For the world's workers, the lessons of the Pol Pot experience are clear:

There is no substitute for communism in the fight against imperialism and capitalism. The KR tried to build a "new kind"
of revolution based upon petit-bourgeois radicalism. Instead, they plunged Kampuchea into a nightmare.
You can't believe anything the U.S. media or ruling class say about communism! The capitalists care nothing for the
hundreds of thousands who were murdered. If they did, why do they continue to support Pol Pot?
In December 1981, The New York Times Magazine published a story in which the author said he'd visited KR "freedom
fighters" leading the war of independence against the Vietnamese occupiers. Jones, the author of the story, claimed to
have seen Pol Pot directing the struggle, an heroic figure silhouetted against the sky.

The Times' editors thought it was so good they printed it without the checking-up they usually give an article from an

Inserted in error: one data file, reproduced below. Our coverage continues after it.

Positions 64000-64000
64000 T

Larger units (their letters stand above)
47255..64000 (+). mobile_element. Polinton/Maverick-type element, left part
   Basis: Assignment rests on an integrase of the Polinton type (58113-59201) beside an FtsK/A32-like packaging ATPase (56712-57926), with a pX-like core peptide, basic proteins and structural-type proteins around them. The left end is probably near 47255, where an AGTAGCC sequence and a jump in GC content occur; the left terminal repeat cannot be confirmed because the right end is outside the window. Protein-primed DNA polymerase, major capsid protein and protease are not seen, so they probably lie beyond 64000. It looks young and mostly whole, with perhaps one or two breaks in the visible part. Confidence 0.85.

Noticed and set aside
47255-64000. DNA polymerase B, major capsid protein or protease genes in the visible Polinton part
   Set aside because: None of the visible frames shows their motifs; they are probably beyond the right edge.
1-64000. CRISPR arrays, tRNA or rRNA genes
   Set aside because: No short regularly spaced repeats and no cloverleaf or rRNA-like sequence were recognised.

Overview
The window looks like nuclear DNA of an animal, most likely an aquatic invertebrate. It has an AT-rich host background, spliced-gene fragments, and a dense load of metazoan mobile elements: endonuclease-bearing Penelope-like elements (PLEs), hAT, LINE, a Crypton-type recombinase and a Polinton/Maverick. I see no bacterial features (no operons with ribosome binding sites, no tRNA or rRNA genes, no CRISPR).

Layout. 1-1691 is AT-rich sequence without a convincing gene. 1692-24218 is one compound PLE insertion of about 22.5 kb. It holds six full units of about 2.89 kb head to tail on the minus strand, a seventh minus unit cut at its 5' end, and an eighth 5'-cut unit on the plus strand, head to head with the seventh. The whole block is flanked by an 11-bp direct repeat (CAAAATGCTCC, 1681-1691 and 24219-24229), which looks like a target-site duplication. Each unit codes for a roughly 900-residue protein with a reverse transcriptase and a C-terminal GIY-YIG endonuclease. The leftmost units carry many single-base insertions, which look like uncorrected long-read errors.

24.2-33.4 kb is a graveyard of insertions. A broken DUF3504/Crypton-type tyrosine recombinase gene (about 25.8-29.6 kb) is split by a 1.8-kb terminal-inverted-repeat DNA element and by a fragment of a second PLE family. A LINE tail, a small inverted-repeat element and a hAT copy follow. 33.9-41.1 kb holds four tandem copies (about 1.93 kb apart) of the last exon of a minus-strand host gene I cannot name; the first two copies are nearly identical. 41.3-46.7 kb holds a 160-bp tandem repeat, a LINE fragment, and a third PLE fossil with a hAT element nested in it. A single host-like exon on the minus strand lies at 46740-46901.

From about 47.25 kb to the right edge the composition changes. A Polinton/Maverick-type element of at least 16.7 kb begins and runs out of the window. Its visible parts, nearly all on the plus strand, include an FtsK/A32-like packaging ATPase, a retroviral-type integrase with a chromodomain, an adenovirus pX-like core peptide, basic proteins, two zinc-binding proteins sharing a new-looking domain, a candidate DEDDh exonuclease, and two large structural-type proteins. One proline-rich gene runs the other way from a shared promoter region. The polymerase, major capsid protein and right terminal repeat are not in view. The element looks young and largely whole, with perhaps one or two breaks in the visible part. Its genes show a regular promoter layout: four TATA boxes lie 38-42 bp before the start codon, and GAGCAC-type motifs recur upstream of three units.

unknown writer. It turned out that Jones had made it all up while sitting on a beach in Spain! The Times was so eager to
believe a story that made the KR and Pol Pot -- whom they were already calling a genocidal mass murderer -- into an
anti-Communist hero that they rushed it into print! Nothing could demonstrate more clearly the willingness of the liberal
ruling class to clasp to its bosom any fascist murderer who can help out in the fight against communism.

Bibliography

David P. Chandler and Ben Kiernan, editors, Revolution and Its Aftermath in Kampuchea: Eight Essays, New Haven, CT:
Yale University Southeast Asia Studies Monograph No. 25, 1983.

Michael Vickery, Cambodia: 1975-1982. Boston: South End Press, 1984.
Found the article below and thought it was good.